This past week, embroidery hit the main stream media, once again, big time.
Finally after weeks of reading poignant accounts about vanished airplanes, capsized ferries, and tragic strife two stories brought balm to the soul, at least from my perspective, which looks at life through the eye of the needle.
|Broderie Anglaise smock -19th century from Wikipedia|
Many papers across the world splashed photos of a lovely broderie anglaise garment on their front pages. Of course it made news because it was worn by the Catherine, Duchess of Cambridge, the real object of the story. Still it is was a stunning piece that could have stood on its own in embroidery magazine, like the Australia’s Inspirations, which is known for its fabulous handwork projects.
Designed by Australians Nicky and Simone Zimmermann, the dress showed off embroidery techniques to a tee. The intricate patterned panels of white work were even held together with neat trestle stitch at the hems and seems. That was very clever! Where did the fabric come from? Only the designers know, but it was not run of the mill, that’s for sure. It looked hand stitched. But it probably wasn’t as the dress is available – or was available –from the Zimmermann collection.
The second eyelet dress Catherine chose for her trip Down Under was less intricate. She wore it when she took George to the Sydney Zoo. To me the material looked machine made, and why not. It was again broderie anglaise fabric stitched in pale yellow. Pretty fabric, pretty design and practical too; it stood up to a baby’s drool in a pinch.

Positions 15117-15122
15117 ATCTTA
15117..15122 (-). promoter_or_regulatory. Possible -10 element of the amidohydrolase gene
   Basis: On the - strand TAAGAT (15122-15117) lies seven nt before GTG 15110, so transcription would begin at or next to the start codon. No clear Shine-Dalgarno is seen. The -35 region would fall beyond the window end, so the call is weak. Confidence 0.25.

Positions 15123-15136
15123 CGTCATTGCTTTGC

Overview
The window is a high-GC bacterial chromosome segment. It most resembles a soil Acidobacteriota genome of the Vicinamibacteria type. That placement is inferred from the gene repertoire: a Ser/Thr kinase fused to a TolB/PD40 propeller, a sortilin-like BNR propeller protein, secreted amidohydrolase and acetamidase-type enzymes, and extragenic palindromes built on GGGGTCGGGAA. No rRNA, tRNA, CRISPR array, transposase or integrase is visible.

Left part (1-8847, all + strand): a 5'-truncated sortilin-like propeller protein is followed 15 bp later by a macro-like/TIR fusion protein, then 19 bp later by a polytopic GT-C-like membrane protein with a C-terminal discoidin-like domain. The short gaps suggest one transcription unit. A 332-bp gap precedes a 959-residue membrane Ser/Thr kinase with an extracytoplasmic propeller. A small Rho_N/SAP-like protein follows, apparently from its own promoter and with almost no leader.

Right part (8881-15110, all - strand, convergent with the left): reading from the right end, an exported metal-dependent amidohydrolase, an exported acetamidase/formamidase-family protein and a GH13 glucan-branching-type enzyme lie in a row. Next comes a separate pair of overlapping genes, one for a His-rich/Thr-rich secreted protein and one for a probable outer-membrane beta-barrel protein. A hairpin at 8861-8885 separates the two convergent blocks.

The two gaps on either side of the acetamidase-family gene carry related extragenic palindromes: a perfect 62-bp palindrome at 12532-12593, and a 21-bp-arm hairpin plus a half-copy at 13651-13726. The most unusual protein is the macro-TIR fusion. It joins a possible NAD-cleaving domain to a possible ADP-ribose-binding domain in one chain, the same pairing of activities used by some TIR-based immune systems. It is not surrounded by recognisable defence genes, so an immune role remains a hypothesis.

Catherine is turning out to be quite a patron of the stitching arts. Remember her wedding dress embellished with handmade lace by the Royal School of Needlework? How refreshing that this trend-setting, down-to-earth young woman shows taste that is a blend of traditional and modern, and so politically/culturally savvy. Wittingly or not, the future queen is making “pretty embroidery” cool, classy and comme il faut! Hooray!
This brings me to second instance this week that big-name media wrote about embroidery. The National Geographic’s April issue carries a piece on embroidered headdresses of Brittany.
And while Breton embroidery is, of course, about a quintessentially French style of white work, in some forms is strikingly similar to broderie anglaise. (I don’t want to start an international incident here, but note the French terminology to describe the English embroidery.) The photos made by Charles Fréger show off the embroidery and the headdresses beautifully. Have a look.
The photos aside, the best part of the article comes in its summary paragraph. Writer Amanda Fiegl, categorizes the young French women who stitch and wear their traditional costumes at festivals like this:
A (Breton) woman is frank and unafraid..She doesn't let anyone walk over her. Like her headdress, she is a tower of strength.
With women like Catherine of Cambridge and the young women in Brittany as advocates, embroidery clearly is making a new statement. What strides feminism has made. Finally, pretty does not equal weak. Now that’s progress.